This is Money: Which way for house prices? While the stock market roared in 2005 with the biggest 100 stocks delivering growth of 16%, the housing market floundered. Properties were slow to sell, asking prices were often slashed and, in most regions, buyers were more demanding about quality as well as price.
This is Money: DIY chain buys time with £200m deal DIY giant Focus has averted a financial crisis by renegotiating its bank loans - but at the cost of a big increase in its interest bill. The company, with 256 outlets, admitted last year that it was likely to breach its banking covenants, the financial limits laid down in loan agreements.
Telegraph: Turn the tables on so-called Best Buys Alliance & Leicester has upped the rate on its mini cash individual savings account, Direct Isa Issue 2, to 5.2 per cent gross a year. The rate includes a temporary bonus of 0.7 of a percentage point until April 30, 2007.
First Rung: Private landlords could find it harder to get mortgages Private landlords could find it harder to get mortgages as a result of the government's new licensing regime, lenders have warned. Compulsory licensing of houses in multiple occupation above a certain size will be introduced in April, along with a raft of new health and safety requirements applying to all private rented properties.
The Economist: Danger time for America Mr Bernanke...seems just as keen to slash interest rates when bubbles burst to prevent a downturn. He is likely to continue the current asymmetric policy of never raising interest rates to curb rising asset prices, but always cutting rates after prices fall. This is dangerous as it encourages excessive risk taking and allows the imbalances to grow ever larger, making the eventual correction even worse.
FT: FT index shows house prices edged up in 2005 In December, the average price of a property in England and Wales was £196,042, an increase of 2.7 per cent over the previous year...The housing market’s rise in 2005 was the lowest for a decade.
BBC News: One in five hit with penalty fees One in five consumers had to pay a penalty fee or charge on a financial product in 2005, a survey suggests. Late payment of credit card debt was the main reason for penalties being imposed, according to financial groups Defaqto and MoneyExpert.
Peterborough Today: JOBS CUTS - Hotpoint set to axe 105 on shiftShopfloor workers on Hotpoint's refrigerator production line will learn their fate on Monday, as the parent company is looking at axing 105 jobs to remain profitable. The day shift will remain the same. The firm, in Morley Way, Woodston, employs about 1,500 people in Peterborough.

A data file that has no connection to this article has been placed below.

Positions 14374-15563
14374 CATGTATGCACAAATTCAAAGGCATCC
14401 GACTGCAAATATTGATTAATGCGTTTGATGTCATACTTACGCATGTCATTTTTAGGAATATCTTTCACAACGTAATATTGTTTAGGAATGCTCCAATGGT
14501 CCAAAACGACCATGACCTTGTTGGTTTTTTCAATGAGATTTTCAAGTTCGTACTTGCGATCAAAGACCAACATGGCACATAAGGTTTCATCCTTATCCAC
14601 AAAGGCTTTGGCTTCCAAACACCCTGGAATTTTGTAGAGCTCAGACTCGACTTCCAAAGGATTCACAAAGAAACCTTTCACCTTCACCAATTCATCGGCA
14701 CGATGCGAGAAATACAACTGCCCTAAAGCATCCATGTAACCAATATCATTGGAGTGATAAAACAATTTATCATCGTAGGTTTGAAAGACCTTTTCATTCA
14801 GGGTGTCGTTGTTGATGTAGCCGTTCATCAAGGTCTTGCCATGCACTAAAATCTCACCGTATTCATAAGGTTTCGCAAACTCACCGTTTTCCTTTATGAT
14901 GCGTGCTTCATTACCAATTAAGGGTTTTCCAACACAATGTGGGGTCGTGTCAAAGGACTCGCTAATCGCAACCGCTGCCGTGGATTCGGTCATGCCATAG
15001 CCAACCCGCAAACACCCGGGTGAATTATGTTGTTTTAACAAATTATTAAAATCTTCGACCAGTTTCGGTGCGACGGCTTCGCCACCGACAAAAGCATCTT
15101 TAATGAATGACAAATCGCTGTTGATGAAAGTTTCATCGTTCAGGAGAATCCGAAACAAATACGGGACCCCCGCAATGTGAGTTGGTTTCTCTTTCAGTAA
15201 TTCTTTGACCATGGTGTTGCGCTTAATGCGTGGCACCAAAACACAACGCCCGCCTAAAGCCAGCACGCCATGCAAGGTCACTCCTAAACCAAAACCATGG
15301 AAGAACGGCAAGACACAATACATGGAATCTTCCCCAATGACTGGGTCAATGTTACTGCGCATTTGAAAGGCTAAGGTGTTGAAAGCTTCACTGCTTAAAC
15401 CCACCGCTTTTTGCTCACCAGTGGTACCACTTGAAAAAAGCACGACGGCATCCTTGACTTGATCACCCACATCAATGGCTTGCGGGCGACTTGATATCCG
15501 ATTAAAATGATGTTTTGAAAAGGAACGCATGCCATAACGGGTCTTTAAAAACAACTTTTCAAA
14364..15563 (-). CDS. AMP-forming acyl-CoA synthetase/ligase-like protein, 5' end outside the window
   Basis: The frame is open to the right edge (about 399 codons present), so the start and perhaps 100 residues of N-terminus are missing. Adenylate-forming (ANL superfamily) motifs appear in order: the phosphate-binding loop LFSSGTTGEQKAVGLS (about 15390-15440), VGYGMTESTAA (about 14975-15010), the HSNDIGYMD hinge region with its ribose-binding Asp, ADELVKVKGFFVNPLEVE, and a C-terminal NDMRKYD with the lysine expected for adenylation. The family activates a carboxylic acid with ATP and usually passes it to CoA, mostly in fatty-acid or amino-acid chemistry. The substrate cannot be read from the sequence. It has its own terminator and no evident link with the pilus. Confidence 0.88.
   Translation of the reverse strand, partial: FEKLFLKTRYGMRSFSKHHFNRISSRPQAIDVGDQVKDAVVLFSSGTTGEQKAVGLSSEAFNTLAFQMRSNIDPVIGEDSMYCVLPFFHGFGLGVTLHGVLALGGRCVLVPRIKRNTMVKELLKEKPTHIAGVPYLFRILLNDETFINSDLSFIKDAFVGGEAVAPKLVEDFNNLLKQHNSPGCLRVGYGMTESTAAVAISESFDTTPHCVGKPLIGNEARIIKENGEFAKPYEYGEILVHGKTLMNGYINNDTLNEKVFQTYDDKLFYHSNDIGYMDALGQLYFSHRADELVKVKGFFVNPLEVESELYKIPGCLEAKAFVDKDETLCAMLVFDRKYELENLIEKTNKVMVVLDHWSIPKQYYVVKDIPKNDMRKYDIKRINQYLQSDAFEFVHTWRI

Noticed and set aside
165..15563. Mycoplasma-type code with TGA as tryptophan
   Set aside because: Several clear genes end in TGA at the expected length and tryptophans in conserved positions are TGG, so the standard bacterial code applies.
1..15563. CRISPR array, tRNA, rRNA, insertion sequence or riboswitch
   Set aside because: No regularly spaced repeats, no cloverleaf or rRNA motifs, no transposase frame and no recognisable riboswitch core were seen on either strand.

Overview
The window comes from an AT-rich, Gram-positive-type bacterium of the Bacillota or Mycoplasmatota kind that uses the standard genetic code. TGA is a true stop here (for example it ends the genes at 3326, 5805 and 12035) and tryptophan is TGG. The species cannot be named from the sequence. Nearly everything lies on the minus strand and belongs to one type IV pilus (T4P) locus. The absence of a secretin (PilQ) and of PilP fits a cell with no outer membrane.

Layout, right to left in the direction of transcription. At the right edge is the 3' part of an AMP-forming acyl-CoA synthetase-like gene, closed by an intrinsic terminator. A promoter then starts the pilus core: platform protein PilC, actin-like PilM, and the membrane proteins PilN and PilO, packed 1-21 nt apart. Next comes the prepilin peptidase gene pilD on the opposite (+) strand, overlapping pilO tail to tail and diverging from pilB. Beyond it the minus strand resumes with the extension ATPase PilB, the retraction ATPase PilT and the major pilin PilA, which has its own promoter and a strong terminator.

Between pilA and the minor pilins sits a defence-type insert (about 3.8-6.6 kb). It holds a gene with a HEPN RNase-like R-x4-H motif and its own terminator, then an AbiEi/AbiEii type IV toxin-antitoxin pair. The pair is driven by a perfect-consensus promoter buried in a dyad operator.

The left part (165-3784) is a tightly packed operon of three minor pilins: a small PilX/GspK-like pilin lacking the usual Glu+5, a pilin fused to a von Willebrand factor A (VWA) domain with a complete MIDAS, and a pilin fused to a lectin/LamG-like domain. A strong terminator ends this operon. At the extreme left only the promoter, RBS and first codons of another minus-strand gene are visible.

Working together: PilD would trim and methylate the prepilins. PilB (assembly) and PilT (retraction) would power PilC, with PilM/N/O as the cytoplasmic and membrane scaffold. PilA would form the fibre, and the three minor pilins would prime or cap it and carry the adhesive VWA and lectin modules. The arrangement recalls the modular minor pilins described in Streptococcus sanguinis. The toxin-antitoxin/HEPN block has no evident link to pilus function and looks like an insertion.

Scotsman: House prices 'to rise by 5%' House prices in the Capital are set to grow by five per cent in the next 12 months, a leading estate agent has claimed. Strutt & Parker says that the rise in Edinburgh will not be as significant as house-price growth in country properties, which they estimate will be around 12 per cent.
Creditman: UK interest rates may fall in February The decision by the Monetary Policy Committee to leave interest rates on hold at 4.5% does not rule out further interest rate reductions. I think there is a good chance that rates will be cut by 0.25% in February. And even if the Committee holds back for longer, I still see interest rates falling to 4% by the end of the year.
News.com.au: Hopes rise for home buyers First homebuyers were putting aside less of their pay to service mortgage repayments, a housing affordability report said. Home ownership is within greater reach for more first homebuyers.
Moneyweek: Why Christmas sales weren't as good as they look UK retailers have just experienced their best Christmas in four years. After a year filled with fears of a consumer meltdown, it seems that 2005 ended on a high note for the high street. British Retail Consortium figures showed that underlying sales rose 2.6% during December compared with the same month in 2004 - the best showing since December 2001.
This Is Money: Argos joy as internet sales surge by 37% Internet sales were up 37% on a year earlier, meaning the company is now selling about 13% of its goods over the net, bringing in more than £400 million a year. The bigger Argos Extra catalogue helped stave off the expected sales decline at the chain, with stores a year old or more recording flat sales.
CML Market Commentary The rising level of mortgage approvals provides a firm underpinning to the housing market and house prices are likely to be firmer over the coming months. Affordability pressures are expected to reassert themselves as the year progresses, bringing to an end the recent strengthing in demand and prices...Hometrack data show that the average time to sell a property has stabilised, albeit at a high level
First Rung: Lucky number seven? Let`s put aside the search for triggers to propel falls in property values for one moment, when looking for a pointer for the property market to correct massively in coming years it is quite simply to be found in the absent number of first time buyers. According to data recently published by the N.A.E.A., the percentage of first time buyers reached an all time recorded low towards the final quarter of 2005 to stand at close on 7%. That is down from a peak of nearly 50% in 1999.